by Cyndee Miller
There’s no denying the buzz around gender diversity and parity in the workplace over the last couple of years. Last May, when PM Network ran a cover story about the state of women in project management, we saw the issue taking on an “extraordinary and undeniable urgency, with demands for gender equality rising to a roar heard around the world.” From Washington, D.C., USA to Sydney, Australia, millions of people marched for the cause. In Spain alone, more than 5 million workers took part in a “feminist strike." And it looks this year will be the same.
So after all the protests, after all the articles about equal pay in the workplace, after all the calls for female representation in the C-suite, how is it that the world has made so little progress?
Indeed, by some measures, we’ve even slid back: Last year, proportionately fewer women participated in the labor force, according to the World Economic Forum’s (WEF) latest Global Gender Gap Report. And the situation may get even worse in a workplace increasingly driven by rapidly changing technology. Working with LinkedIn, WEF found women represent only 22 percent of the artificial intelligence (AI) workforce and that they’re less likely to be in senior roles or signal expertise in high-profile, emerging AI skills.
At the current rate of change, WEF predicts it will take 202 years to achieve economic parity. Two centuries? That’s spectacularly depressing.
In some ways, the project management profession may serve as a blueprint for achieving greater workforce inclusivity. Women are now a fixture in the profession, often leading prominent or priority projects. Check out that picture above. Those are just some of the powerful female project and program managers featured in PM Network in the past year alone. These women delivered results, from rebuilding a veterans’ healthcare facility decimated by Hurricane Katrina to testing a viticulture robot on an Italian winery. They got it done. They made strategy a reality.
The project management profession isn’t perfect, though. As in many other fields, wage disparities persist. There’s an approximately US$11,000 gap between average male and female project manager salaries in the United States, according to the latest edition of PMI’s Earning Power: Project Management Salary Survey. China follows a similar pattern: CNY220,036 for men versus CNY193,502 for women, on average.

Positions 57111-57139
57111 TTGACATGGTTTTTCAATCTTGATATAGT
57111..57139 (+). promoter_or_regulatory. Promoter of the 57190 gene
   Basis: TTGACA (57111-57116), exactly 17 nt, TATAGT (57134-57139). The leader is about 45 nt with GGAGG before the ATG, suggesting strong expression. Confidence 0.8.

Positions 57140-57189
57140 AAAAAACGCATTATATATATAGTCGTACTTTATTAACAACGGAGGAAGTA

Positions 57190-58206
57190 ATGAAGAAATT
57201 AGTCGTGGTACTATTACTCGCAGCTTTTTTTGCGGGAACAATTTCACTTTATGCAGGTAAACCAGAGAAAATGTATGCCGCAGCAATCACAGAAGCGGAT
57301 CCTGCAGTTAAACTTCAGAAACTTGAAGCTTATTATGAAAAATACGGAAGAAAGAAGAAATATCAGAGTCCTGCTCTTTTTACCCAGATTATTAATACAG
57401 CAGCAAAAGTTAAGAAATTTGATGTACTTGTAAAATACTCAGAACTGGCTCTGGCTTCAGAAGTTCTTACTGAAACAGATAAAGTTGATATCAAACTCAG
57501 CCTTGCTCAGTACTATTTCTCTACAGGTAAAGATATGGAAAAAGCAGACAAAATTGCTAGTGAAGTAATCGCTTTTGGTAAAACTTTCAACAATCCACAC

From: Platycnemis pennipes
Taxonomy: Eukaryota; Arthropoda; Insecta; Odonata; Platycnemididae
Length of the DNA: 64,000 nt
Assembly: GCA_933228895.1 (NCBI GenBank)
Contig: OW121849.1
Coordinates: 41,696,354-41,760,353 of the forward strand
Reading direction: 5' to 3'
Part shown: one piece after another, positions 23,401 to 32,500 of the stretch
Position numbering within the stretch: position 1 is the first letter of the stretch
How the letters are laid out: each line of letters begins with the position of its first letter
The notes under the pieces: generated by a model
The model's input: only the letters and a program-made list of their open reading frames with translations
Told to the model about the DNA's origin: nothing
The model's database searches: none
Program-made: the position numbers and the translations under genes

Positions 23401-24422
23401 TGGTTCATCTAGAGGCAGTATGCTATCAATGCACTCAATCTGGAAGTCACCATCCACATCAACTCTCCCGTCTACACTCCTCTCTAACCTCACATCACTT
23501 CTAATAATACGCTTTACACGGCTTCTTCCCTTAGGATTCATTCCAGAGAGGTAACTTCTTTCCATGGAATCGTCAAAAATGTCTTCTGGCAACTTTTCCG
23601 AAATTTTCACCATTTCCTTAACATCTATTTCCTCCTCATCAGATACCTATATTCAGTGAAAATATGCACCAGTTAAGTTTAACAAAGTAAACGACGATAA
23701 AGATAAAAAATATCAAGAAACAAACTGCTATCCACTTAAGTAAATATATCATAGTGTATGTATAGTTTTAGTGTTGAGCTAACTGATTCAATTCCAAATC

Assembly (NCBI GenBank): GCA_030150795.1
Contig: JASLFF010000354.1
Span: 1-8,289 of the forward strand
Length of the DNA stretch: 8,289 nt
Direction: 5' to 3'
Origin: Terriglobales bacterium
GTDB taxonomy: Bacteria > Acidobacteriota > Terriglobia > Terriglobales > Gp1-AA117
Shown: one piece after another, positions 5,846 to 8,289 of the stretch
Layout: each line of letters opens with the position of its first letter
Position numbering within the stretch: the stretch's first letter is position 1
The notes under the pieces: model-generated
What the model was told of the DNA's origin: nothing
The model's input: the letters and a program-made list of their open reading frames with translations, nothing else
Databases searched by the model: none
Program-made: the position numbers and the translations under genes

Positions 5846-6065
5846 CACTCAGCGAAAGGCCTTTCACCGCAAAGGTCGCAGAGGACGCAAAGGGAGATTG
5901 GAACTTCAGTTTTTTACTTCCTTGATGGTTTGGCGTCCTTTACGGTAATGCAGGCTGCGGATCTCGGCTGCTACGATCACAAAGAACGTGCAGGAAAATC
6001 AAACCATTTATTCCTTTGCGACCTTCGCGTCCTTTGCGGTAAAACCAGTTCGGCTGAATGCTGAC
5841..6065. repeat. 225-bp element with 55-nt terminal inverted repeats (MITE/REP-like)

So what needs to change? A big part of the problem comes down to actually recognizing there’s a problem. PMI 2019 Pulse of the Profession data show 65 percent of male respondents say women face “no major obstacles” in project management today. Only 39 percent of women agreed with that.
The blinders have to come off if organizations are going to attract the best project talent and capitalize on the full value women bring to the management ranks. And that’s going to take some real effort.
“Diversity, gender equality, it’s not something that changes overnight—because people’s opinions don’t change overnight, unfortunately,” says Kush Dhillon, engagement manager at Capgemini in London, England. “It’s a learning process.”
It’s also a process that must be fully supported by senior leaders committed to making it an ongoing conversation.
“And through that, I absolutely fundamentally believe—and it’s been proven—that the business will do better, the people in your business will be happier,” she says.
Ms. Dhillon is part of the upcoming episode, “Empowering Women and Girls” on Projectified™ With PMI. I got a sneak preview and strongly recommend you download it next Wednesday (13 March). After all, the discussion should go on long after we mark International Women’s Day today. (And while you’re at it, you should also check out “Women in Project Leadership — Gaining Ground” from last June.) You can also head over to fellow Voices blogger Jen Skrabak, PfMP, PMP, who recently took a look at three cognitive biases holding women back.
Get this right and the effects would be massive. According to the Women in Work Index 2019 from PwC, if Organization for Economic Co-operation and Development countries matched their female workforces to that of Sweden—which has a 69 percent female employment rate—the total GDP boost could be as much as US$6 trillion.
In the meantime, the reporter in me wants to hear about your experiences. Do women in project management still face significant obstacles? Are you seeing improvement?